Fate of men­haden di­rectly af­fects fu­ture of striped bass

Record Observer - - SPORTS -

The At­lantic States Ma­rine Fish­ery Com­mis­sion’s men­haden man­age­ment plan is be­ing amended, and it’s clear that the most im­por­tant fish in the sea should be man­aged us­ing Eco­log­i­cal Ref­er­ence Points with mod­els that are avail­able to­day. With the abun­dance of men­haden ris­ing and the geo­graphic range grow­ing, the time to switch from “sin­gle species” to ecosys­tem-based fish­eries man­age­ment is now.

Pub­lic hear­ings have been con­ducted through­out the At­lantic Coast states but writ­ten com­ments will be ac­cepted un­til 5 p.m. Jan­uary 4.

Writ­ten com­ments can be sent via mail, fax, and email. If you can find the time to sub­mit your thoughts, please do your part in help­ing to man­age our re­sources.

Talk­ing points are avail­able in the fol­low­ing let­ter by Stripers For­ever to the ASMFC in sup­port of ecosys­tem-based man­age­ment:

Me­gan Ware, Fish­ery Man­age­ment Plan Co­or­di­na­tor, At­lantic States Ma­rine Fish­eries Com­mis­sion

1050 North High­land Street, Suite 200A-N Ar­ling­ton, Vir­ginia 22201 To Whom It May Con­cern: On be­half of the 5,000 mem­bers of Stripers For­ever (SF) who sup­port the sus­tain­able man­age­ment of striped bass and the ecosys­tem com­po­nents that sup­port them, thank you for the op­por­tu­nity to com­ment on the Men­haden Amend­ment 3 PID.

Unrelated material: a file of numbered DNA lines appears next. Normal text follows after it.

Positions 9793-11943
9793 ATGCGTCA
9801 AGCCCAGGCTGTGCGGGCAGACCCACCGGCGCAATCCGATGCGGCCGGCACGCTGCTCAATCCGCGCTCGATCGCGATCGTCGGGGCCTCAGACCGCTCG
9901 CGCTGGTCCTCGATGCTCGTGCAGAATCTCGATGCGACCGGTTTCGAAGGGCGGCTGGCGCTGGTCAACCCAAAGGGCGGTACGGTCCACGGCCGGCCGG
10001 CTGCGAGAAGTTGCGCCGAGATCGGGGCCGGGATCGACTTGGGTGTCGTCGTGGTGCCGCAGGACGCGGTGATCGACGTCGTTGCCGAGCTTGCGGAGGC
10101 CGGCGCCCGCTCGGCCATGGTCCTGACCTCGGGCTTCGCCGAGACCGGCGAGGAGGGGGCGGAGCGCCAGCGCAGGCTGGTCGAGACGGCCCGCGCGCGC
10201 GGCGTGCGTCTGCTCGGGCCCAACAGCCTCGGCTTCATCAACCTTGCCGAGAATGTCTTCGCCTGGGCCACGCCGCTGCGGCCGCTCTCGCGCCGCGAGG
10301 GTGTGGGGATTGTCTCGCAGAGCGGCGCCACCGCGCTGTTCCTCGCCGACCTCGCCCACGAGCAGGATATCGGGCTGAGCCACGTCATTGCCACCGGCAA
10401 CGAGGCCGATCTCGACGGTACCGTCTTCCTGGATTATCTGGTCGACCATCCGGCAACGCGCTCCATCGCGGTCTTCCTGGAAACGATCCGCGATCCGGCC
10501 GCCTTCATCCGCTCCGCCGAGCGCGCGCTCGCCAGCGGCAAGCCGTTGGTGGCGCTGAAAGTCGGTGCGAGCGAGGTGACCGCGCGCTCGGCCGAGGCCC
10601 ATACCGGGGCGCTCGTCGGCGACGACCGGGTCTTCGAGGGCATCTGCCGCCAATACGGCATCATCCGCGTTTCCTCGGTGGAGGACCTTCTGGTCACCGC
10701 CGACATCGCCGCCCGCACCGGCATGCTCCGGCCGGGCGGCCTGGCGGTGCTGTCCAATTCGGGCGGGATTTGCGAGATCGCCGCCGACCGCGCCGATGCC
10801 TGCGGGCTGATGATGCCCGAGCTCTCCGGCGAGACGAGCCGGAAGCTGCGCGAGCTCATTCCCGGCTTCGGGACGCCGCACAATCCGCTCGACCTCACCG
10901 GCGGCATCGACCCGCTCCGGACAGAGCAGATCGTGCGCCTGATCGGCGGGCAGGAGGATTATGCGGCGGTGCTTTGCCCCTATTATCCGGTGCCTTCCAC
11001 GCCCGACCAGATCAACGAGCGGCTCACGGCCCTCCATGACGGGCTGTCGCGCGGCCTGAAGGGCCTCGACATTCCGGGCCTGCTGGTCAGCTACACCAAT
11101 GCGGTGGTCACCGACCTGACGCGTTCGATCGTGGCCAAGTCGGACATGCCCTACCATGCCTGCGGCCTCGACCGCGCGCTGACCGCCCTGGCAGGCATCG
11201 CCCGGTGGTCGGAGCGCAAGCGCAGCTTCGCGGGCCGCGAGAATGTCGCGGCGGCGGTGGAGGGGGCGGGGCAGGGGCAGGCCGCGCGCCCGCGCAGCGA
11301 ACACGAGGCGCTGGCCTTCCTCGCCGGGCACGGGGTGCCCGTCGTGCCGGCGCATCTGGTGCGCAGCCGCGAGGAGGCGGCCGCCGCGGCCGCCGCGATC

This or­ga­ni­za­tion strongly sup­ports the use of ecosys­tem based fish­ery man­age­ment (EBFM) as the pri­mary tool for the process of pro­mot­ing long-term sus­tain­abil­ity of our ma­rine re­sources.

As out­lined in the Men­haden Amend­ment 3 PID, we will com­ment on the is­sues in or­der: IS­SUE 1: Ref­er­ence Points SF strongly sup­ports the con­cept that men­haden should be man­aged us­ing Eco­log­i­cal Ref­er­ence Points (ERP’s) with what­ever mod­els are avail­able to­day. With abun­dance of Men­haden ris­ing and the geo­graphic range grow­ing, the time to switch from “sin­gle species” to EBFM is now.

Cur­rently, Op­tion D is the best so­lu­tion. Man­ag­ing men­haden at 75% of the prein­dus­trial fish­ing stock size and re­quir­ing that the pop­u­la­tion never drops be­low 40% will al­low sus­tain­able har­vest and help men­haden con­tinue to ex­pand back into the north­ern and south­ern ex­tremes of their for­mer range. Op­tion D will en­able the pop­u­la­tion to con­tinue to grow, while in­creas­ing men­haden’s value to the recre­ational fish­ing, com­mer­cial seafood, and tourism busi­nesses that all de­pend on this im­por­tant fish, and its preda­tors. Con­ser­va­tion will ben­e­fit ev­ery­one. IS­SUE 2: Quota Al­lo­ca­tion SF feels that the ASMFC should re­vise the cur­rent al­lo­ca­tion for­mula. More fish should be al­lo­cated to the bait sec­tor, tak­ing into ac­count his­tor­i­cal catch and rec­og­niz­ing the im­por­tant role of the bait sec­tor in re­gional economies. One state or en­tity tak­ing 85% of the catch is in­equitable and is counter to re­cent NOAA guid­ance on al­lo­ca­tion.

Three op­tions have the most po­ten­tial to pro­vide a fair and eq­ui­table dis­tri­bu­tion of catch: